Another example of an 'untrue myth' which is actually a swing thought is Feldberg's suggestion to 'shovel under' when feeling out the mechanics of a push-putt.

The point is that any tool is most useful for the purpose it is designed and appears just as silly when used inappropriately. K.I.S.S.
That's the whole point of the Reciprocating Dingle Arm Drill. Let go of the arm and stop trying to think about things!
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Old 06-23-2019, 10:08 AM
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sidewinder22 sidewinder22 is offline
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Originally Posted by Tepi View Post
I really like this pendulum thinking, what I haven't figured out is how to not hug myself when doing it. What is your thought process regarding shoulder on this, is it hanging from your socket? How do you prevent it from collapsing? (Might have been in the video but all that info coupled with my bad english feels bit overwhelming sometimes)
If the shoulder socket is rotating like ball on chain then it is not collapsing. It’s extending.

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Old 06-23-2019, 11:29 AM
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ohtobediscing ohtobediscing is offline
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All this thinking about having fun...what a bummer.

I just feel where I want the disc to go and make the throw, man.⛳


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Last edited by ohtobediscing; 06-23-2019 at 11:31 AM.
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Old 06-23-2019, 11:57 AM
slowplastic slowplastic is offline
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Quote:
Originally Posted by Tepi View Post
I really like this pendulum thinking, what I haven't figured out is how to not hug myself when doing it. What is your thought process regarding shoulder on this, is it hanging from your socket? How do you prevent it from collapsing? (Might have been in the video but all that info coupled with my bad english feels bit overwhelming sometimes)
Usually collapsing is because players are pushing off of the rear leg...so the spine and rotation are centered on the back leg but we look at it on video relative to the front leg, so it looks collapsed.

Basically, pushing into rotation from the back leg is the most common cause of collapsing lead shoulder IMO. If you get onto the front leg before throwing, especially with the spine over the front leg and right shoulder closer to the target than your front hip, then your right arm should be pulled correctly rather than collapsing inward. Think like shoulder pulling the arm along for the ride vs. chest getting pushed in toward an extended arm.

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Old 06-24-2019, 04:52 AM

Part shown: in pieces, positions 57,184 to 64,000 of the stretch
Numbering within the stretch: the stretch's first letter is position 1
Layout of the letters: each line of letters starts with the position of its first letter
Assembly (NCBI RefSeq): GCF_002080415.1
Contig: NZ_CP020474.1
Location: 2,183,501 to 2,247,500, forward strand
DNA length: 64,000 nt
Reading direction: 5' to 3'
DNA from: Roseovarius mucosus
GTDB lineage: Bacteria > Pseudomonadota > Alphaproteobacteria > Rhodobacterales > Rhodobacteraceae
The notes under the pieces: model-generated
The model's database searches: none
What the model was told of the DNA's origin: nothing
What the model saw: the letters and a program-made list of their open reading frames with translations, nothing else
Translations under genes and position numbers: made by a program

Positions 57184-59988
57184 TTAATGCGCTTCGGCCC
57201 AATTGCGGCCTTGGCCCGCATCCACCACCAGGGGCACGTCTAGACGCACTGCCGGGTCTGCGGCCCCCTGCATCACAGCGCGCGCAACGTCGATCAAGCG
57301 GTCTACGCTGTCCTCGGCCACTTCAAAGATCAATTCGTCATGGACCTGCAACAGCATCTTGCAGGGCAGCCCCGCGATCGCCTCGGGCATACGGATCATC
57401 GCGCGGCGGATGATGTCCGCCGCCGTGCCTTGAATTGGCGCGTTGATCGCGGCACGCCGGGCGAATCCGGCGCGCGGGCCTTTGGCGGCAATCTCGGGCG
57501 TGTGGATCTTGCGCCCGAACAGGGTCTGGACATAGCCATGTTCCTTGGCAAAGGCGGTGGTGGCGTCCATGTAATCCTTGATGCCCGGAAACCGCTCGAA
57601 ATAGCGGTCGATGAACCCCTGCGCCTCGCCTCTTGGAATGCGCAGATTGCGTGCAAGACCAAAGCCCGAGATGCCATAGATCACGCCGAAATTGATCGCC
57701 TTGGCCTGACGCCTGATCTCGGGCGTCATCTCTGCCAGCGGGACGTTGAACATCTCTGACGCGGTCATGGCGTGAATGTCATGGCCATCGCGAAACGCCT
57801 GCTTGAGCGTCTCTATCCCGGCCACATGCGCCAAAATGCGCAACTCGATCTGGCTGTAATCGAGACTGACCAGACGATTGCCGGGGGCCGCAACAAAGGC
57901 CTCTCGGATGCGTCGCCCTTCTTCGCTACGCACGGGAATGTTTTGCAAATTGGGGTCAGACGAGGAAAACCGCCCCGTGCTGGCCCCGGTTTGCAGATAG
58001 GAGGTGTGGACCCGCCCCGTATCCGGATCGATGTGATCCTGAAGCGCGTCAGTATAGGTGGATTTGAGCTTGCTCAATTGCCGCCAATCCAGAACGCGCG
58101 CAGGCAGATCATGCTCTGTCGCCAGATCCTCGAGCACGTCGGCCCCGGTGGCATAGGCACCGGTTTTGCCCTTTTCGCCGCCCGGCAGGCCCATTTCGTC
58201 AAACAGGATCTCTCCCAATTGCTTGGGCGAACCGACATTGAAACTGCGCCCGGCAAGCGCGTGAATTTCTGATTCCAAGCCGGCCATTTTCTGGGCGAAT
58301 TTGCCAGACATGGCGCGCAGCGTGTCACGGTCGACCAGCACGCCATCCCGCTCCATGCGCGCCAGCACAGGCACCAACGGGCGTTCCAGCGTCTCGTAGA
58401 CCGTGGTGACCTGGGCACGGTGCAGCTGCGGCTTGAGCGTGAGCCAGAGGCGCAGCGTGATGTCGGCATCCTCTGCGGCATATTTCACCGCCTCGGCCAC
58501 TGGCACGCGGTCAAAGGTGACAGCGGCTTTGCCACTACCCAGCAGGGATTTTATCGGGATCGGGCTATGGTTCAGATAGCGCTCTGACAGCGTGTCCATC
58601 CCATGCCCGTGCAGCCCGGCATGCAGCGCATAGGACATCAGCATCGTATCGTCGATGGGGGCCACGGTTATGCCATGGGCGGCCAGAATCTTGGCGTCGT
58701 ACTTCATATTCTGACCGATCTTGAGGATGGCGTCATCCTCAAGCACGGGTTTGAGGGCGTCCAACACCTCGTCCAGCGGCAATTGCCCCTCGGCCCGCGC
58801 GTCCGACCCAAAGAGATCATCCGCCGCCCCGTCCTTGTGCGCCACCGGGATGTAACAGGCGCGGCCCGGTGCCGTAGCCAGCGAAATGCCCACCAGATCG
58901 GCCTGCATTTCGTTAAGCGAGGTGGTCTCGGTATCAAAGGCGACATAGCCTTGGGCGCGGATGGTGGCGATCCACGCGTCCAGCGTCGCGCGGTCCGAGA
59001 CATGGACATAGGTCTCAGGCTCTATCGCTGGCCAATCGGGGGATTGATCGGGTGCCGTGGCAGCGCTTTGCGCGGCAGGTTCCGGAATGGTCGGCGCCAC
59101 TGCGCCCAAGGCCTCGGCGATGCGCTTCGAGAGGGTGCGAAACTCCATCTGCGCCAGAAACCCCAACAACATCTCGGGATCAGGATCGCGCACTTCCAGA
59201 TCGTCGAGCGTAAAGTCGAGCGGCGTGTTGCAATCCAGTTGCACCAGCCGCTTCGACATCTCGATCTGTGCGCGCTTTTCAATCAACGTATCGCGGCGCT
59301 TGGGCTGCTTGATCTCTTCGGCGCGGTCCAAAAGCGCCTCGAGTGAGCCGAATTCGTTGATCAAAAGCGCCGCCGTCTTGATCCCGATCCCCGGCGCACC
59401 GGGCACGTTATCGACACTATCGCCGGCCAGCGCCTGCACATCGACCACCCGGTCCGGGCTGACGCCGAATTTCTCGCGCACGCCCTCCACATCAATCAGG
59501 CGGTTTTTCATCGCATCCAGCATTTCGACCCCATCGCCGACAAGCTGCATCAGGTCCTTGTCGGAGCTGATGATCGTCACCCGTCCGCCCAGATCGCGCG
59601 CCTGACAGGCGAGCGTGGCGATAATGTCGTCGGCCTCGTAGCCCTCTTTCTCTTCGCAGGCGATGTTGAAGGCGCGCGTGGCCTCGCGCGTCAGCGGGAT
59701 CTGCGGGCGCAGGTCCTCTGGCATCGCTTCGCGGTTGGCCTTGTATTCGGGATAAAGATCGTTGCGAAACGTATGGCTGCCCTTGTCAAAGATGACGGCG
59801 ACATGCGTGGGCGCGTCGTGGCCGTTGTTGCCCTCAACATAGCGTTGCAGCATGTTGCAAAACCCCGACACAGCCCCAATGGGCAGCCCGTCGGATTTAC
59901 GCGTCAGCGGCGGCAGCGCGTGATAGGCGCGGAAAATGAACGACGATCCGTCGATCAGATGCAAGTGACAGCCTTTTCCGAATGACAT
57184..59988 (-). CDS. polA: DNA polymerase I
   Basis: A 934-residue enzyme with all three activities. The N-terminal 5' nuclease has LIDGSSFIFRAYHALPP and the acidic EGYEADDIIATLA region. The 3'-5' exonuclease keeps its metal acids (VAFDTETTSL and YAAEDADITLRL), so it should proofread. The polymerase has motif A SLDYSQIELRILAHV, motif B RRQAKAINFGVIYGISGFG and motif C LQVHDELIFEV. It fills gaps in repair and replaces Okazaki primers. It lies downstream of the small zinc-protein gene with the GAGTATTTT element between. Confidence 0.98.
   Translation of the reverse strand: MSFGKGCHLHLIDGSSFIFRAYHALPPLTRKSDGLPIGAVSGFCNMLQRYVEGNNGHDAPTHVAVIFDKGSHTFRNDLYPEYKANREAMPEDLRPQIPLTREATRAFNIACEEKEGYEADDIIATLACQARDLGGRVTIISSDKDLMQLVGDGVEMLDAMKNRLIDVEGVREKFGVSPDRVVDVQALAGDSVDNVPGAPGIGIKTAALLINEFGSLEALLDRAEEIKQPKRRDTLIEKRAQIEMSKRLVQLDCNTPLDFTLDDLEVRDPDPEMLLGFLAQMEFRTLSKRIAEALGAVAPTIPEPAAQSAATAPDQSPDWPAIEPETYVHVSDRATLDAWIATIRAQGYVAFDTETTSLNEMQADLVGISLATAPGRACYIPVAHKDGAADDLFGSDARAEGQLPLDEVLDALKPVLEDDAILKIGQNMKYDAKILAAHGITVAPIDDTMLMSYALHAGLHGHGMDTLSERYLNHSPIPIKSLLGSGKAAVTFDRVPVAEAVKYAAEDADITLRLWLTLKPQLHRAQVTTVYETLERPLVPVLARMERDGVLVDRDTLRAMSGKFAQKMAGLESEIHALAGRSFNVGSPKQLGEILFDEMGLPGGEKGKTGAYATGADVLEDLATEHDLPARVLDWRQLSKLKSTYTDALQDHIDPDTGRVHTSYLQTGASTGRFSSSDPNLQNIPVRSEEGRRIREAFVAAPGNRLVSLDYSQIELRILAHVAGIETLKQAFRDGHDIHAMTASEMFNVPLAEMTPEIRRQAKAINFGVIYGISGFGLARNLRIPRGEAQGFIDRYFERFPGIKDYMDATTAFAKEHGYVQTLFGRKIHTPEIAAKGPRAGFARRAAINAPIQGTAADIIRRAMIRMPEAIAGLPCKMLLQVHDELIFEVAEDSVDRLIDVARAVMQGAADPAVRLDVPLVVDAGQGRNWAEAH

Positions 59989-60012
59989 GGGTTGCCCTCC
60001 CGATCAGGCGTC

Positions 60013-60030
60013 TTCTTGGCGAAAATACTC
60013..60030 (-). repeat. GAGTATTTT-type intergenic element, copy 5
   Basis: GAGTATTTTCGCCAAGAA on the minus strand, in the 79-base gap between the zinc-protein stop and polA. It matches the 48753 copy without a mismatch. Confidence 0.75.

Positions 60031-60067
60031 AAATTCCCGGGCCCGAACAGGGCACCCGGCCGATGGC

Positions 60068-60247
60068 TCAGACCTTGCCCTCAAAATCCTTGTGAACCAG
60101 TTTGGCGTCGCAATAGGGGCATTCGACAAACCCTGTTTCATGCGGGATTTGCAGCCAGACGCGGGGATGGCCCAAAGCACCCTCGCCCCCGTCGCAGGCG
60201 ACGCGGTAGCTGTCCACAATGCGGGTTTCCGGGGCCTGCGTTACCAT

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sidewinder22 sidewinder22 is offline
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Old 06-25-2019, 09:55 AM
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I'm not trying to kick my leg leg thru or spin my body from the rear foot. The rear leg is being pulled thru from the inertia of the right hand and disc!




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Old 06-25-2019, 03:44 PM
deyo7 deyo7 is offline
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Quote:
Originally Posted by Tepi View Post
I really like this pendulum thinking, what I haven't figured out is how to not hug myself when doing it. What is your thought process regarding shoulder on this, is it hanging from your socket? How do you prevent it from collapsing? (Might have been in the video but all that info coupled with my bad english feels bit overwhelming sometimes)
I can relate to this and possibly explain what Tepi might be going through, with hugging yourself when doing the pendulum ...

I'm wondering if confusions stems partly from misconception that pendulum must be a straight up and down thing. If I go almost straight up and down pendulum arc/extreme hyzer I tend to collapse my shoulder in the backswing.

What I mean is if I typically try to throw like Barry here below and swing my arm way outside (horizontal-ish) during the backswing, I tend to get good pop on the disc. It's not that I'm trying to throw flat either. I believe I throw most everything on a slight hyzer. But if I lower my backswing down low, to what I would think would be a good pendulum, it seems to go haywire. I'm wondering if this is because of a couple things. And the issues are also somewhat related to the misconception that a good pendulum is completely straight up and down (vertical):

I think maybe my arm gets too close to my body when doing this because A) I'm not turning back enough, which helps to get a wider upper arm angle and B) because I'm swinging straight down in backswing and not enough to the side. So essentially, I'm swinging too low in the backswing and not accounting for a good swing plane (the Wysoki high five, et. al) like you show in your two new videos in this thread. Do you follow my confusion?

Barry Shultz - Multi World and USDGC Champ: